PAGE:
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screen-shot-2016-12-06-at-11-59-57-amDonald Trump’s presidential win has ushered in a new era of White supremacy so palpable that the only place I feel physically, psychologically and emotionally safe is in my house. Luckily, for me, I am afforded the opportunity to work from home, so I need not venture out and confront the outside world and political climate too frequently. Still, occasionally I am forced to leave. And it is in those moments where I venture out that I am forced to reckon with the damaging reality of being Black in America in the era of Trump.

Over the weekend, I was watching my soon-to-be three-year old nephew when I decided we should go to a local park for some fun. Needless to say, he was excited and down. He put on his fresh, new brown Eddie Bauer boots and sunglasses to match.

“Ohhh yeaahh!” he said, while donning the glasses.

Yeah, he thinks he is real cool.

We traversed busy streets, talking about whether the dark illustrations in the book “Plant Pet” were or were not indeed “sfooky” or “scccarrryy”, according to him.

“No Aunty Tibby!” he declared, “plant pet not sfooky; it’s just a booook.”

The debate was over with that declaration, so hand-in-hand, we entered the park ready to play. Within moments, he spotted two other little boys a bit much younger than him. He began to make his way over to one of them, a little blue-eyed white boy with a tall, blonde-ish, red-haired mother. I could sense her immediate discomfort.

“Hi! I’m Maarrcus!” my nephew began to the boy who could barely toddle. The boy looked hard at my nephew for a moment, then turned around and began teetering away on a mission to pick up a leaf.

“Awe man!” Marcus exclaimed, disappointed that the baby didn’t respond.

He followed the baby and attempted an introduction once more.

“Hi baby!” my nephew said.

The baby didn’t even pay attention at all this time.

“Aweee! Bahdebhahd me faffded,” my nephew babbled incoherently.

“Did you just say ‘stop being a pest!” the white baby’s mother interjected, leaning in towards my nephew aggressively. I stepped in closer, just in case I had to set her straight. She had no reason to be talking to my nephew and he most assuredly never said anything about a pest.

“Nooooooo,” Marcus clapped back,”I didn’t sayyy no pess!”

“Oh, ok,” the White woman responded, fixing her posture and standing straight. I gave her a confused look, but then just settled down and let it slide. After all, she just got told off by my baby nephew who wasn’t afraid to stand his ground with her.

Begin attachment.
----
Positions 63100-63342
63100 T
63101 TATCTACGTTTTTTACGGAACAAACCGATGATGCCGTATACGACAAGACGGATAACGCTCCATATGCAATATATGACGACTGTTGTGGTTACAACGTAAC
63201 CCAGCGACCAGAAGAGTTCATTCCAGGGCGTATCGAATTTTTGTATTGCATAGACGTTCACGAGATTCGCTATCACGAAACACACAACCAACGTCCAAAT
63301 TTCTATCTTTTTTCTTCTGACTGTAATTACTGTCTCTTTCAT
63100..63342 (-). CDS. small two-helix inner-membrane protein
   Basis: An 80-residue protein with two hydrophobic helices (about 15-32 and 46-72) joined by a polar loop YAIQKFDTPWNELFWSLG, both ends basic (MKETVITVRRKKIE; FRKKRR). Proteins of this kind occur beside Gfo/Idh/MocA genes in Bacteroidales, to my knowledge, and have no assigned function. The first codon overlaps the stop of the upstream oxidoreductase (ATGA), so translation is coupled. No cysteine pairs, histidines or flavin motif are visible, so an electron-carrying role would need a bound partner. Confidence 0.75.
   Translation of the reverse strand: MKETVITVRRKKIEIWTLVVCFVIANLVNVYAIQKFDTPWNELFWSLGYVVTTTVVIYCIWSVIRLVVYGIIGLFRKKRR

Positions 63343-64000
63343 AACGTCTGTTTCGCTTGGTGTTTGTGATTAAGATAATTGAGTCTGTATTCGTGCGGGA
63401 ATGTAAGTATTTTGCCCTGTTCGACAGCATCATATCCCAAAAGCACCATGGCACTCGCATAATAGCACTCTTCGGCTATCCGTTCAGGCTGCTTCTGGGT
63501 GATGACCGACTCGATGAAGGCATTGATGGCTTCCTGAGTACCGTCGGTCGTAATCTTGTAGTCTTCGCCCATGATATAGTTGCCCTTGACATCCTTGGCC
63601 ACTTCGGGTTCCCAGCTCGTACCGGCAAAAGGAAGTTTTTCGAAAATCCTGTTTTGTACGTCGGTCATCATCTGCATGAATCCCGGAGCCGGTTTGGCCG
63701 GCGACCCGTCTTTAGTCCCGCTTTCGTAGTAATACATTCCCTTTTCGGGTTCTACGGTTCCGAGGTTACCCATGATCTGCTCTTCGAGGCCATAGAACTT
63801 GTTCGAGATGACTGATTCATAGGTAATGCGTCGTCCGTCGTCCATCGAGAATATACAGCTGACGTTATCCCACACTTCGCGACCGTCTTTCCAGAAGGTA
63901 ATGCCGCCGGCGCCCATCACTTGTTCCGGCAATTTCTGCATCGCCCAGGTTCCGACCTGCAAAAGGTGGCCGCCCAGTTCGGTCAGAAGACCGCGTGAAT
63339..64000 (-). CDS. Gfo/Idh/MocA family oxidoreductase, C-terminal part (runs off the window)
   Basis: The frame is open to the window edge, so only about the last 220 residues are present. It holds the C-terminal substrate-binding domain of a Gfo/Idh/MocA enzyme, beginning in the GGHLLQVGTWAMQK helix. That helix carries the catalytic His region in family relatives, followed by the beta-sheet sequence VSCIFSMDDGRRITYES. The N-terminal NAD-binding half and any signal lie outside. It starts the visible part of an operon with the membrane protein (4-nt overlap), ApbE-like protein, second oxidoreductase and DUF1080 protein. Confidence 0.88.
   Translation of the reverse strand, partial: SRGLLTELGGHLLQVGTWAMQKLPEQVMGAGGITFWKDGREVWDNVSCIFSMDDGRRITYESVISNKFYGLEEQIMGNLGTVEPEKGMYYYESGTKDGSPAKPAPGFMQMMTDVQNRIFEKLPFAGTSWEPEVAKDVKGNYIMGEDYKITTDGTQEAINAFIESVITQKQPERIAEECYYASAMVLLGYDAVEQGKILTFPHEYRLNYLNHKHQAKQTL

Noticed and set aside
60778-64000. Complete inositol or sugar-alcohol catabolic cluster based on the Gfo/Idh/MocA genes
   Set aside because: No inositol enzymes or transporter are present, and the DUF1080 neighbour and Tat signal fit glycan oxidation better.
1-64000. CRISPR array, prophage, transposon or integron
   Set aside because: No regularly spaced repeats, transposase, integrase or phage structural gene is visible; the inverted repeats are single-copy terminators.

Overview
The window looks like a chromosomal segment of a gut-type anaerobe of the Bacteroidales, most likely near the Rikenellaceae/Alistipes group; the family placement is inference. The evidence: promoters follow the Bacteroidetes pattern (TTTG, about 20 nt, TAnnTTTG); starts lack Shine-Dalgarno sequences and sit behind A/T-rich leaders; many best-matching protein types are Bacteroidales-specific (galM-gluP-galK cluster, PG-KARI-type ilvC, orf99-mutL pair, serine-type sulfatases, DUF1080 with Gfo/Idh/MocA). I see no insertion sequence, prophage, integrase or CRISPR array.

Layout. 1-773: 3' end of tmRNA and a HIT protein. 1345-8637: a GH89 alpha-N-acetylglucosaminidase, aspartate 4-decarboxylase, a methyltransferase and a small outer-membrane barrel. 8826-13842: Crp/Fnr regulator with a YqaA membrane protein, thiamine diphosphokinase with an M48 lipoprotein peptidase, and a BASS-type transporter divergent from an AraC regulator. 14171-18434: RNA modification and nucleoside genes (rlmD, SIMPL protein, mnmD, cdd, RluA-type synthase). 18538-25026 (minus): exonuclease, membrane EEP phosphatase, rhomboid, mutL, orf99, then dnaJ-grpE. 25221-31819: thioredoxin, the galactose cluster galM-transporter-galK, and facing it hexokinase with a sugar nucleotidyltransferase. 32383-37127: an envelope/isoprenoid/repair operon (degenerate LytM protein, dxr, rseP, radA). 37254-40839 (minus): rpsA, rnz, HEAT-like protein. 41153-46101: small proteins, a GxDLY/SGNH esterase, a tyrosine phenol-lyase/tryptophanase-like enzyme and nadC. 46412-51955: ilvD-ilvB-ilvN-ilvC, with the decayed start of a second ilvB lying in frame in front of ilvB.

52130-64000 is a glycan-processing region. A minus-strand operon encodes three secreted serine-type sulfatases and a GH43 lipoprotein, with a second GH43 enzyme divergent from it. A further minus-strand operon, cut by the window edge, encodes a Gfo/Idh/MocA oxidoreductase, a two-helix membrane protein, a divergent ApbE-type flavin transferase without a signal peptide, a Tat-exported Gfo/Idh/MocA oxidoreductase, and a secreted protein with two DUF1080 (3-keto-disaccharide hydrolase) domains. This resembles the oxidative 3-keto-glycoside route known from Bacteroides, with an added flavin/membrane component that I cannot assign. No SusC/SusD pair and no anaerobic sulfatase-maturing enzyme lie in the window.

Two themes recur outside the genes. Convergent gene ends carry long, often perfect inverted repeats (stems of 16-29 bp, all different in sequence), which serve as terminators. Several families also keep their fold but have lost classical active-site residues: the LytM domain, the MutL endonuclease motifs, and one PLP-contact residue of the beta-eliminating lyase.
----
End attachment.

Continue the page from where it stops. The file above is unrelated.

I grabbed Marcus’s hand and lead him away towards some stairs leading up to a slide. We slid down the slide together, played pretend giants in a castle, made fake pizza out of leaves and then, eventually, my nephew grew tired of me and wanted some younger company. He bolted back towards the baby and stood in front of him with a shy, quiet look on his face.

“Padeedee my gooshed gob…” he started in gibberish again.

“What?” the mother chimed in, “white pig!?”

I quickly made my way over to my nephew, grabbed his hand and escorted him back to the other side of the park. When I told my family about it, they were upset I didn’t curse her out, but it was not even worth it for me. What was the point, anyways? I didn’t have the energy to expend on getting angry at every racist encounter, especially because they are happening with such a frequency that I could get swept up in a tornado of rage and fury if I allow it to get to me.

Bigotry has won the moment. There is no fighting that. I resign myself to seclusion, avoidance, denial and delusion instead.

So when, like recently, I made the mistake of sitting at a bar where a 67-year-old White man proudly told me he voted for Trump and then proceeded to also ask me to go to another bar with him because he “likes exotic island women,” I just quietly nodded and retreated to my home. When a Black man sat next to me at Starbucks and began to talk about the validity of Trump wanting to register all Muslims because “they are terrorists,” paying no mind at all to the fact that White supremacy is the biggest threat to Black safety, I nodded quietly and retreated to my house. When White women project their angst, fear and racism onto Black bodies– including those of children– I pretend I don’t hear and just walk away.

In the Trump era, there is no point in trying to fight against the type of racism and bigotry that must be endured everyday. That battle has already been lost.

We have to save our energy for what is to come. The fight to survive the next four years and thrive far beyond that.

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